- To understand Paid Search, go to Google or other search engine and search for “socks.” You will be presented with a SERP (Search Engine Results Page). Down and to the left are the natural results. On the right and sometimes across the top are the sponsored ads. Advertisers pay on a per click basis for their ads to show in response to a search. They compete in an auction for the highest rankings on the page. In theory, whoever can make the most money out of a click can afford to bid the most for the traffic.
- Display ads are presented on websites around the World Wide Web in much the same way as display ads are presented on billboards, magazines or TV. However the magic of cookies allows display ads to be targeted in a way offline could never hope to achieve.
- Showing up in Natural Search depends on your ability to establish relevance with the search engines. This starts with making sure the engines can easily read your site and understand what it is about. Natural search is regarded as earned media, as opposed to display and paid search that is paid media, because the audience is not achieved by paying someone for it. It is earned by delivering relevant content.
- Email marketing is a similar analytic challenge to direct mail with more detailed data and a few more moving parts. Affiliate marketing is based on marketing partners who bring you customers you could not otherwise reach. Affiliates get paid on a per-lead or per-action basis.
- Online Social environments offer marketers and unique opportunity to listen to conversations that were once hidden. It also offers influencers an opportunity to amplify their message for good or ill. Much is made of the epidemiology model of Social marketing and “going viral.”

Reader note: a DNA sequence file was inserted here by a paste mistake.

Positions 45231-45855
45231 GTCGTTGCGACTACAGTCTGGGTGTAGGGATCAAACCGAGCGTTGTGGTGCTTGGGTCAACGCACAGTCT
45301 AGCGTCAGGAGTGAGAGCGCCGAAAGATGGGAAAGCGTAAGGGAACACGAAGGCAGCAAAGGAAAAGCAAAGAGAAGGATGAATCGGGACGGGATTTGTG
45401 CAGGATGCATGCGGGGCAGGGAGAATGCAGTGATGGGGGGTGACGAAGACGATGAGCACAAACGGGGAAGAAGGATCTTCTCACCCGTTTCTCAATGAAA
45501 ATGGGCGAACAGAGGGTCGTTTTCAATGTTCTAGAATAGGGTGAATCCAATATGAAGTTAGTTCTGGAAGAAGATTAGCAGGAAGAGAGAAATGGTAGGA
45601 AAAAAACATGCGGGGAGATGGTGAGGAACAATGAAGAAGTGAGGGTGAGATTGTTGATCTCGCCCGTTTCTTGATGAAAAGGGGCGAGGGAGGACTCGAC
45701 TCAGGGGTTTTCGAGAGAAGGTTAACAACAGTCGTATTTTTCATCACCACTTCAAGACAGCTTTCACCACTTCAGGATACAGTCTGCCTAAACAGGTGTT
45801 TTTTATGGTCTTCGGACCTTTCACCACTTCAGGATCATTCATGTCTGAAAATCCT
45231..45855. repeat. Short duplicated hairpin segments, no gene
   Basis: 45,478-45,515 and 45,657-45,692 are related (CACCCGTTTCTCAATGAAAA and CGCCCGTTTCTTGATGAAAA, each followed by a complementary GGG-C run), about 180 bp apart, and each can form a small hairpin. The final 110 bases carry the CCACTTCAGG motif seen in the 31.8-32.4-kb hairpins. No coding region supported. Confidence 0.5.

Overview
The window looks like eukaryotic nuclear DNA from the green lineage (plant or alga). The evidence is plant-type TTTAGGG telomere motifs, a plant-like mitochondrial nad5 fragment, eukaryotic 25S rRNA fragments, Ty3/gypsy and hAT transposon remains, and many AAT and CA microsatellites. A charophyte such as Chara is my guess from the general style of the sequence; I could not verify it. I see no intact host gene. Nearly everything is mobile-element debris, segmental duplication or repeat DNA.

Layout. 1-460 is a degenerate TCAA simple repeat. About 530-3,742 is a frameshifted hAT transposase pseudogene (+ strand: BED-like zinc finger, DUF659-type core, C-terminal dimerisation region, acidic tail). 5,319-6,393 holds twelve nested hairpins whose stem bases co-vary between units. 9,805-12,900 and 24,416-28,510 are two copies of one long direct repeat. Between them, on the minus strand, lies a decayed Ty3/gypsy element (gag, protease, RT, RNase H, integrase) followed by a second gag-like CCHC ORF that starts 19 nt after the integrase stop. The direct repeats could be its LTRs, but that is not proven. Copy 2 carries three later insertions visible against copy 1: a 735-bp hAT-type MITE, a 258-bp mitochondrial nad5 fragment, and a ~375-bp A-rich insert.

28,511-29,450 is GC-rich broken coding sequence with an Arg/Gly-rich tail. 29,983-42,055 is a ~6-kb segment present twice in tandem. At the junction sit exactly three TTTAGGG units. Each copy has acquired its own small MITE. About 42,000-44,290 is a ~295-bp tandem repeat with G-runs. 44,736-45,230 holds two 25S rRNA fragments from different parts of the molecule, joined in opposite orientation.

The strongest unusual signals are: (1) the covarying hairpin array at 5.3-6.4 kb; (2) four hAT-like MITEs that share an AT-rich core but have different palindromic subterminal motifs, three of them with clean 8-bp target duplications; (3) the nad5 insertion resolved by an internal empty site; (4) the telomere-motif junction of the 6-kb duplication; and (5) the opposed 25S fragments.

- Mobile is a technology rather than a channel but display ads in mobile need to be very different in appearance and in management to display ads on a computer screen. Because mobile devices move around in the real world they provide a great platform for location specific advertising such as “where’s the nearest coffee shop?”
So that’s the syllabus: a walkthrough of the key characteristics of digital marketing channels from an analytics perspective. And here is your homework assignment. If you have a Facebook account open your browser to the following URL:
where you replace <ID> with your Facebook ID. If you don’t have a Facebook ID you can use mine, which is Kquant.
You should see something like the following:
"name": "Kevin Geraghty",
"link": " HYPERLINK "http://www.facebook.com/kquant" http://www.facebook.com/kquant",
It’s just one slice of the massive amounts of machine accessible data moving online for you to analyze. Let me know if there are particular aspects you would like me to focus on. Hope you enjoy.
As vice president of Reporting and Analytics for 360i, Kevin Geraghty (
) is responsible for delivering data-driven insights that enhance marketers' business results. He has received honors from the Institute for Operations Research and the Management Sciences (INFORMS) for outstanding Operations Research practice and serves as editor-in-chief for INFORMS Online.